I can’t remember how I stumbled over William Glasser’s Choice Theory or his Reality Therapy, but when I did I was interested enough to buy his “Choice Theory. A New Psychology of Personal Freedom” ISBN 978-0-06-093014-1.
I really enjoyed reading this book. It appeals to my personal philosophy in relation to psychology. One of the basic tenets of this book is that digging over the past to recount and relive old wounds and hurts is not helpful. Instead, the author claims, it is better to focus on your current relationships, your current thoughts and actions. His idea of “total behaviour” is holistic and highlights the connections between aspects of mind and aspects of body which enables us to make a better understanding of illness. It’s a psychology of hope because it rails against the dominant stance of “external control theory” – this is what most people do, most of the time – when things go wrong, people who use an “external control theory” feel like victims. This paralyses, disempowers and demotivates, and seeks to blame others for personal experiences.
I see parallels between this Choice Theory/Reality Therapy and Existential Psychology, Solution-Focussed Approach, Logotherapy and Positive Psychology. Together, these approaches build a framework of understanding behaviour and the mind which I find both useful and appealing.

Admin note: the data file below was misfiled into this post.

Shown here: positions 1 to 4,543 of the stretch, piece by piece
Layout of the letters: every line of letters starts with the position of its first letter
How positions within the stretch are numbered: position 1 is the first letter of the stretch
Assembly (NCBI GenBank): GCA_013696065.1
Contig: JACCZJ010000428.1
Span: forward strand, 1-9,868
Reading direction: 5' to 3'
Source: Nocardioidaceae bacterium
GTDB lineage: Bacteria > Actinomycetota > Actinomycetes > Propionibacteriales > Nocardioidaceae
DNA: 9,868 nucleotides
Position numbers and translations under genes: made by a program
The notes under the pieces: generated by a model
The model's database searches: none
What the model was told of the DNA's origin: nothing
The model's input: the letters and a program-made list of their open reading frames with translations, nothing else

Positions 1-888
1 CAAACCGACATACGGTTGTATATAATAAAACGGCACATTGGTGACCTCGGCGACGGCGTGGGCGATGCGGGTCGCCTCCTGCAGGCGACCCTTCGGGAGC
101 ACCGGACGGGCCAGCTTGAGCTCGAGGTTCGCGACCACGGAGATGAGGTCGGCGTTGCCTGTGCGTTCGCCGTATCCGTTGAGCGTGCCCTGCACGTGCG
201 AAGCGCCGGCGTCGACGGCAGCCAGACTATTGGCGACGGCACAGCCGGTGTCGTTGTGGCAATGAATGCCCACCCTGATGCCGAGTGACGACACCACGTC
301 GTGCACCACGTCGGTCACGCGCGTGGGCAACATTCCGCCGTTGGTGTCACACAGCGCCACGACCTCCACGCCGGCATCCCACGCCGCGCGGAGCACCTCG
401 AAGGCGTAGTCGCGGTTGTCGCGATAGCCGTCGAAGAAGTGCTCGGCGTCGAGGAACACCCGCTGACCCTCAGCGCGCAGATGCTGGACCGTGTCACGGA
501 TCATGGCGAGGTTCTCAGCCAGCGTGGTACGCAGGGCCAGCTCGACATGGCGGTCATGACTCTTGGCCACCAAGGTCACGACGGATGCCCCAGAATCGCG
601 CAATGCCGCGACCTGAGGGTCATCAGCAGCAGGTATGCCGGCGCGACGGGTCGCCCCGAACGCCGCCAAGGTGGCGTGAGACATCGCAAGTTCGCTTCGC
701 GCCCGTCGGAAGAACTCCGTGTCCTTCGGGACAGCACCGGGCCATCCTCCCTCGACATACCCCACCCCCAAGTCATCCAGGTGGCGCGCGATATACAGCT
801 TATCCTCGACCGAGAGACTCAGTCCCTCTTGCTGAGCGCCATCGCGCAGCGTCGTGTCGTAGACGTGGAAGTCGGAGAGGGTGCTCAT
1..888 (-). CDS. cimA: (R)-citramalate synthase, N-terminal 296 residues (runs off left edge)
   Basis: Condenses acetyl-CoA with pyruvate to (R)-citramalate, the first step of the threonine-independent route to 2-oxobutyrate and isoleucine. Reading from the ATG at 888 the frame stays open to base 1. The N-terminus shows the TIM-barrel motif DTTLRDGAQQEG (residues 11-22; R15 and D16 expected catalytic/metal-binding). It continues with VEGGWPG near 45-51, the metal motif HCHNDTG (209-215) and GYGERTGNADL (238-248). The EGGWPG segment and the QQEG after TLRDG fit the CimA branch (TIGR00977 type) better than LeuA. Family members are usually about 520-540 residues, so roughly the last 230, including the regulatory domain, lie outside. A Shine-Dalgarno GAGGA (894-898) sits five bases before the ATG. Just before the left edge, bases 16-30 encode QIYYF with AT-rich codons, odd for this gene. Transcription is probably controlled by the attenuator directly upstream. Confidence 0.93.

Here’s the summary from the last chapter of Glasser’s book -
- The only person whose behaviour we can control is our own.
- All we can give or get from other people is information.
- All long-lasting psychological problems are relationship problems.
- The problem relationship is always part of our present lives.
- What happened in the past that was painful has a great deal to do with what we are today, but revisiting this painful past can contribute little or nothing to what we need to do now: improve an important, present relationship.
- We are driven by five genetic needs: survival, love and belonging, power, freedom and fun.
- We can satisfy these needs only by satisfying a picture or pictures in our quality worlds.
- All we can do from birth to death is behave. All behaviour is total behaviour and is made up of four inseparable components: acting, thinking, feeling and physiology.
- All total behaviour is designated by verbs, usually infinitives and gerunds, and named by the component that is most recognisable.
- All total behaviour is chosen, but we have direct control over only the acting and thinking components.